It needs no introduction. It is the cute, compact and loveable little Samurai that has been winning over the hearts of over 3-million motorists globally since its inception in 1970. This is the latest-generation exploration loving Suzuki Jimny.

What is it?

That’s a question which simply doesn’t need answering! If you are reading this article or have watched my video review, you probably are part of the cult following which the Jimny has gathered since it was first conceived. Now in its fourth-generation, Suzuki has simply improved it, by looking backwards to go forwards.

On the outside, it is Jimny through-and-through. With details being evident from all the generations. The long-bar style grille, side-style “vents,” and cute squat profile with large rear occupant or luggage door, all maintain what is simply I design icon.

Engine and Variant Choices

This latest Suzuki Jimny arrives here with the choice of 2 specification levels (GA and GLX), 2 transmission options (5-speed manual and 4-speed automatic). I spent time driving the automatic GLX variant. Whether optioned as either manual or automatic, and irrelevant of the derivative, with AllGrip Pro mechanical shifting 4×2, 4×4 and 4×4 low-range transfer case, a good old rigid ladder frame chassis and its short profile, with almost non-existent overhangs, the Jimny is built to tackle anything off-raod, hence its nick name, the “mountain goat.”

The Jimny is powered by an all-new 1.5-litre petrol engine, which produces 75 kW and 130 Nm of torque. Small power figures I’ll agree, however, thanks to a weight of a mere 1300 kg odd, the Jimny manages to put its power down, and get moving when asked. The engine is now lighter than that of its predecessor and features higher compression ratios, this in turn helps to reduce fuel consumption by as much as 14%, according to Suzuki. The claimed consumption figure for the manual derivative is 6.3 L/100 km and that of 6.8 for the automatic. I was able to average 7.9 L/100 km during my time of testing.

Cute But Practical

The new Jimny is actually 45 mm wider, but 50 mm shorter in length when compared to the third-generation model. The wheel base has remained unchanged and measures in at 2250 mm. Approach and departure angles have always been good, with the new model approach improving from 35 degrees to 37 degrees while the breakover angle has increased from 27 degrees to 28 degrees. The departure angle has further improved from 46 degrees to 49 degrees. All of this means, that this new Jimny absolutely shines when it comes to getting dirty, something which any Jimny owner will attest is one of the vehicles best habitats.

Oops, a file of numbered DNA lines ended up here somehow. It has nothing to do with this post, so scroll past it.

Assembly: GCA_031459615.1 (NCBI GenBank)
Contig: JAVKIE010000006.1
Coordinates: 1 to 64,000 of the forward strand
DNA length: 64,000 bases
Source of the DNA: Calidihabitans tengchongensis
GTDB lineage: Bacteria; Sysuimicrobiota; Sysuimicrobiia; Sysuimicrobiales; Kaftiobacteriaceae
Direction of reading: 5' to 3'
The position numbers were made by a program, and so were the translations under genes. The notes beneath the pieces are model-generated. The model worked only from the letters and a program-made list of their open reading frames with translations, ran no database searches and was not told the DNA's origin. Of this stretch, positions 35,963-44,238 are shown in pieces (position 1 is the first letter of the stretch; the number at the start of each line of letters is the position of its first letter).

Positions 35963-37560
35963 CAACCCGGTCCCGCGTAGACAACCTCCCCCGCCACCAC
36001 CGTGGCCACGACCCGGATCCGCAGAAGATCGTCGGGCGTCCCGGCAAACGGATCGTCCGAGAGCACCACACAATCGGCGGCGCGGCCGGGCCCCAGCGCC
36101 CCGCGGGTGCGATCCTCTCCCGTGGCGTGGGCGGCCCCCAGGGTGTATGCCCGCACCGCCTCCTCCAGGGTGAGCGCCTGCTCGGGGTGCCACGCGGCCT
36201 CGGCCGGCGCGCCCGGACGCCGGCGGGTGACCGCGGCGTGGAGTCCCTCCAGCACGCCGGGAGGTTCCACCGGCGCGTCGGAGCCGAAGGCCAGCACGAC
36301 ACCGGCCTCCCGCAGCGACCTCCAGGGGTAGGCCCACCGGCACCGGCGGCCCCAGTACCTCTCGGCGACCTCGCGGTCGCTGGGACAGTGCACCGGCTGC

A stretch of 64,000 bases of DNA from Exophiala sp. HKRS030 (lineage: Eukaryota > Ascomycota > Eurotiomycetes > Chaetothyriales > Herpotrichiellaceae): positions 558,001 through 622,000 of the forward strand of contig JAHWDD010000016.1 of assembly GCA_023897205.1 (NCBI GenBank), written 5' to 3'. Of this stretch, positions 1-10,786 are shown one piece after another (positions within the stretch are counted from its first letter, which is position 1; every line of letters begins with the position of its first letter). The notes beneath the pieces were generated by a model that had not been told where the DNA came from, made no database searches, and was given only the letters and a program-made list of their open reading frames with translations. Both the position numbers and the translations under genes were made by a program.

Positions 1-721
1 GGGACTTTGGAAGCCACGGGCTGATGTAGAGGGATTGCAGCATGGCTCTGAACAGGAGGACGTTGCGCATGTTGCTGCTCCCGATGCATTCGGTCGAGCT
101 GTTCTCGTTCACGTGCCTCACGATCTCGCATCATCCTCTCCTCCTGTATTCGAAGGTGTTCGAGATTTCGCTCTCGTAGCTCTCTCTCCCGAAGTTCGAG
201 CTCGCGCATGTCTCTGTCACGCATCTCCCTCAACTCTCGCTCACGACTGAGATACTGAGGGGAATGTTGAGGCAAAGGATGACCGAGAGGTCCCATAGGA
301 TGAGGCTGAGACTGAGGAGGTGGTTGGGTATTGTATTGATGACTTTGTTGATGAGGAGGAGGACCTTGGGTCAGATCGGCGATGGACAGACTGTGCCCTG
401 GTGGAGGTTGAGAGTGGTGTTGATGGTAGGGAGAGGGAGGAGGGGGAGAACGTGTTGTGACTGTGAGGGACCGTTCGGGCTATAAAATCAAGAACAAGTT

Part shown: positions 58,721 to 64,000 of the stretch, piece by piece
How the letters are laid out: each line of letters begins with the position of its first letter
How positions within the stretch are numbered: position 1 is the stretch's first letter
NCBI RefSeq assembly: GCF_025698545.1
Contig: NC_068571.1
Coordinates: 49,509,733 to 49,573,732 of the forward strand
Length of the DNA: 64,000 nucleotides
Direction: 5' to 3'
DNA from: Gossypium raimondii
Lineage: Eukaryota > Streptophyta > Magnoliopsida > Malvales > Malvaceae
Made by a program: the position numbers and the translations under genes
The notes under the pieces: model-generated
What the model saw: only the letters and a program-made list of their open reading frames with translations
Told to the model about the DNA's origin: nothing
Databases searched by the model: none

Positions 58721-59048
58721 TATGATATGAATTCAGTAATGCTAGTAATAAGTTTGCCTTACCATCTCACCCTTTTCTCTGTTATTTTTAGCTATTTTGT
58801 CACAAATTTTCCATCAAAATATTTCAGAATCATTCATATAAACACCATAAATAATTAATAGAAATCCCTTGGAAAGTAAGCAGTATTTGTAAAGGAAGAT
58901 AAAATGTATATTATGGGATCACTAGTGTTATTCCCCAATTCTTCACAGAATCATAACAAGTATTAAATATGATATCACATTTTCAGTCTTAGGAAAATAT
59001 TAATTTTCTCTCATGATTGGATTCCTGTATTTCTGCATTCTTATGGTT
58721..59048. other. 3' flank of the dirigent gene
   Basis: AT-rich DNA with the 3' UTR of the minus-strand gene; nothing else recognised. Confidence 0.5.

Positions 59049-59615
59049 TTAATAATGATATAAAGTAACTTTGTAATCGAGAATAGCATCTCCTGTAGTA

The Jimny has good ground clearance at 210 mm which is a 20 mm improvement over the outgoing model.

Creature Comfort

As with its retro body styling, the cabin space of the Jimny is a blend of both modern and retro touches. I love the way in which the instrumentation cluster remains very period styled, but yet the cabin gains modern technological touches, such as a touchscreen based media system as we are seeing feature within modern day Suzuki vehicles.

Large, tactile switchgear is present within the cabin, as is the likes of a very modern dual-zone climate controlled air-conditioning system, with turn-knobs which have their own individual temperature setting displays.

The front seats are now 55 mm longer than before with wider cushion frames. Leg-room has also been further improved with a vast 40 mm improvement at the rear and 30 mm for front seated passengers. All the seats can drop flat, allowing for the inner adventure in any of us, to utilise the “bed-like” seating arrangements allowable with the Jimny.

Conclusion & SA Pricing

Suzuki required no fancy TV adverts, billboards or marketing campaigns when they launched this new Jimny. It’s simply loveable approach of looking backward to go forward in terms of overall design and philosophy will have it remain a firm favourite amongst those afforded the opportunity to drive or own one.

1.5 4×4 GA Manual – R269,900

1.5 4×4 GLX Automatic – R305,900

1.5 4×4 GLX Manual – R325,900

All derivatives are sold with a comprehensive 5-year/200 000 km mechanical warranty and a 4-year/60 000 km service plane.

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